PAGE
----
The story of the film itself seems almost cliche. Anton Phibes (the legendary Vincent Price), renowned doctor and concert organist, seeks revenge on the nine doctors he blames for the death of his wife on the operating table. His murders follow the trope of the ten biblical plagues of Egypt, each one executed with methodical malice. A police inspector (Peter Jeffrey) does his best to uncover the truth behind these killings, trying desperately to find the secret that will help him stop this chain of events.
Such a brief summary of the story does not do this film any justice at all. It is a visual spectacle, bright and colorful, rather than the expected dark and gritty. Director Robert Fuest populates his movie with as much color as possible: green acid, golden unicorn heads, multicolored ball gowns and masks. And all of it contrasts with the pallid face of our beloved Dr. Phibes, creating a strange disconnect between the world and the vengeful doctor. And it doesn't just stop at color. The movie is a cornucopia of visual elements that extend beyond simple hues. While the bright palette is one thing, the sheer wonderment of the diegetic elements is another. The magnificent deadly frog mask, Dr. Phibes's clockwork wizards, the elaborate acid drip death trap - these are amazing visual elements, a feast for the eyes. Fuest has created a magical realm, a little horror Wonderland, if you will, tantalizing the viewer with color and vibrancy, yet masking a sinister edge.
Beyond the mere eye candy, it is the method of Phibes's madness that really brings life to the film. While the simple concept of vengeful murder seems may seem overdone, it is the way Phibes conducts these killings that redeems an otherwise simple concept. Rather than your basic stabbings and decapitations, Phibes's murders carefully emulate the ten plagues of Egypt. Bats, rats, and bugs all play their part, but some of the more creative interpretations are the real gems of the film. The plague of frogs, not normally a deadly animal, is executed with a beautiful and deadly frog mask, which crushes its victim. The plague of beasts utilizes a golden unicorn statue to great grisly (and comedic) effect. Finally, the plague of the death of the first-born builds a sadistic trap decades before Jigsaw graced the silver screen. With a theme that could so easily slide into hokeyness and the bad sort of camp, The Abominable Dr. Phibes does neither. Each murder is fresh and new, brilliantly creative despite its familiarity.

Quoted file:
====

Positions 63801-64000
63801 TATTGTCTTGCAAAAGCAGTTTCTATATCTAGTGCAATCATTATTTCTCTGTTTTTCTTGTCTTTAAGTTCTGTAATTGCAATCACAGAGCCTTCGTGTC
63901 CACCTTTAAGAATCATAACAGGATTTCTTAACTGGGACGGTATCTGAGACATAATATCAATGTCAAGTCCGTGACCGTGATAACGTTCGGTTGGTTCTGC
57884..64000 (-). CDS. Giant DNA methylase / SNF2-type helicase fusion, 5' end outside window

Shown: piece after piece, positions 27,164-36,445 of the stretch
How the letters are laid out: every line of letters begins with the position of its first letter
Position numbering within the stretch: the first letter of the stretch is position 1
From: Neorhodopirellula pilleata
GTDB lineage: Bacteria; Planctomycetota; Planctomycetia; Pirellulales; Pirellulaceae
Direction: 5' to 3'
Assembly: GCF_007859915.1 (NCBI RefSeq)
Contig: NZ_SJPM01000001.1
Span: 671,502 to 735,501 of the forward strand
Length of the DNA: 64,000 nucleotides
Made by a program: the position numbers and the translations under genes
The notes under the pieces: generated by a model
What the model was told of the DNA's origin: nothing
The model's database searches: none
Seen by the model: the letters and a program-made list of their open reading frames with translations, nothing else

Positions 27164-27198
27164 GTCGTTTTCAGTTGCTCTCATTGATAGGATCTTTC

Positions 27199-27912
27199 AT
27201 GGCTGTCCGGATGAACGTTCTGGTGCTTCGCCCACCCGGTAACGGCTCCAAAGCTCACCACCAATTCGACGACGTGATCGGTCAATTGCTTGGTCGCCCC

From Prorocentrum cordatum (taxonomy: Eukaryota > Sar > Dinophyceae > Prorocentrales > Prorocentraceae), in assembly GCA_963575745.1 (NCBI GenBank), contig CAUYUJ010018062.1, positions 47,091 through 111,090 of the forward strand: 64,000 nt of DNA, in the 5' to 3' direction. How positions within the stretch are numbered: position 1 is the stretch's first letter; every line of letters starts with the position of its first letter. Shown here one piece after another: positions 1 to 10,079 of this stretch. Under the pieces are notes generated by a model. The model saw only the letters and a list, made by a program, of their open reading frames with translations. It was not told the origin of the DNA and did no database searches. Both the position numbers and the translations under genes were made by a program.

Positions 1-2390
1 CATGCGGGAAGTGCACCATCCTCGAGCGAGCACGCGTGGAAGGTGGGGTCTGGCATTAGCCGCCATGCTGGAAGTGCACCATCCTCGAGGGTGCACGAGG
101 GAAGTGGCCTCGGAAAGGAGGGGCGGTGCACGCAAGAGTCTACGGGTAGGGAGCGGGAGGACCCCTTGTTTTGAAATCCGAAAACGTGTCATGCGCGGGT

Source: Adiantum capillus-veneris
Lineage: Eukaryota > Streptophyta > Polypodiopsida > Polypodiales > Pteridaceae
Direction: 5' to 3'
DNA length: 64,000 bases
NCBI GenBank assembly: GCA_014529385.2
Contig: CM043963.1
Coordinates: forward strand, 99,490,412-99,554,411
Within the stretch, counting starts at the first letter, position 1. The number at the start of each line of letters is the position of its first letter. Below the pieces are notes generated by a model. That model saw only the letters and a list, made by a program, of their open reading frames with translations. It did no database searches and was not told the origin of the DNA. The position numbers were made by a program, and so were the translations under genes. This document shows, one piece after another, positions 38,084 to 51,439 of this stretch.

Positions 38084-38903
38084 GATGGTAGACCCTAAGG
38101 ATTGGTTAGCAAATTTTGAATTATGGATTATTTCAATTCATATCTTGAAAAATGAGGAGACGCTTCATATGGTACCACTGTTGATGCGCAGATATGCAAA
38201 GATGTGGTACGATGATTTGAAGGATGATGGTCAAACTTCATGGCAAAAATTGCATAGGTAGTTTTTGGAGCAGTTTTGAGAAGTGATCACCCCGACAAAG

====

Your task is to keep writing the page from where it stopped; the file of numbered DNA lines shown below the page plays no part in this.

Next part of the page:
However, despite the fancy trappings, it is Phibes himself that drives this film. Thanks to Price's performance, Phibes is no longer just memorable; he becomes legendary. From the very beginning when we see the operatically dressed Phibes hammering away at his organ, hands raising about in campy dramatic fashion, we know that we are in for a treat. Phibes is instantly established as the over-the-top villain, and our cultural hive mind instantly draws parallels to the other infamous organ playing horror icon, the Phantom of the Opera. Price, as a result of the particulars of the character, has marked limitations on his performance and excels despite them. While it may not seem as if he is performing under a mask, he is - a very literal mask of his own face. (Price often had to have it reapplied due to it cracking during the course of filming). Because his expression is set in plastic, all the acting necessarily stems from body language. In fact, Price doesn't even speak for the first half hour of the film! Yet Price rises from within the role, creating a compelling villain, steeped in the sheer power of mystery. Without a face or a backstory, Phibes's unmoving face contrasts sharply with opulent movements and monologues.
You owe it to yourself to see The Abominable Doctor Phibes. You owe it to yourself to see this little masterpiece. You owe it to yourself not just as a horror fan, but as a human being. It's a combination of camp and art, beauty and horror, intelligence and guttural feelings. Watch it now.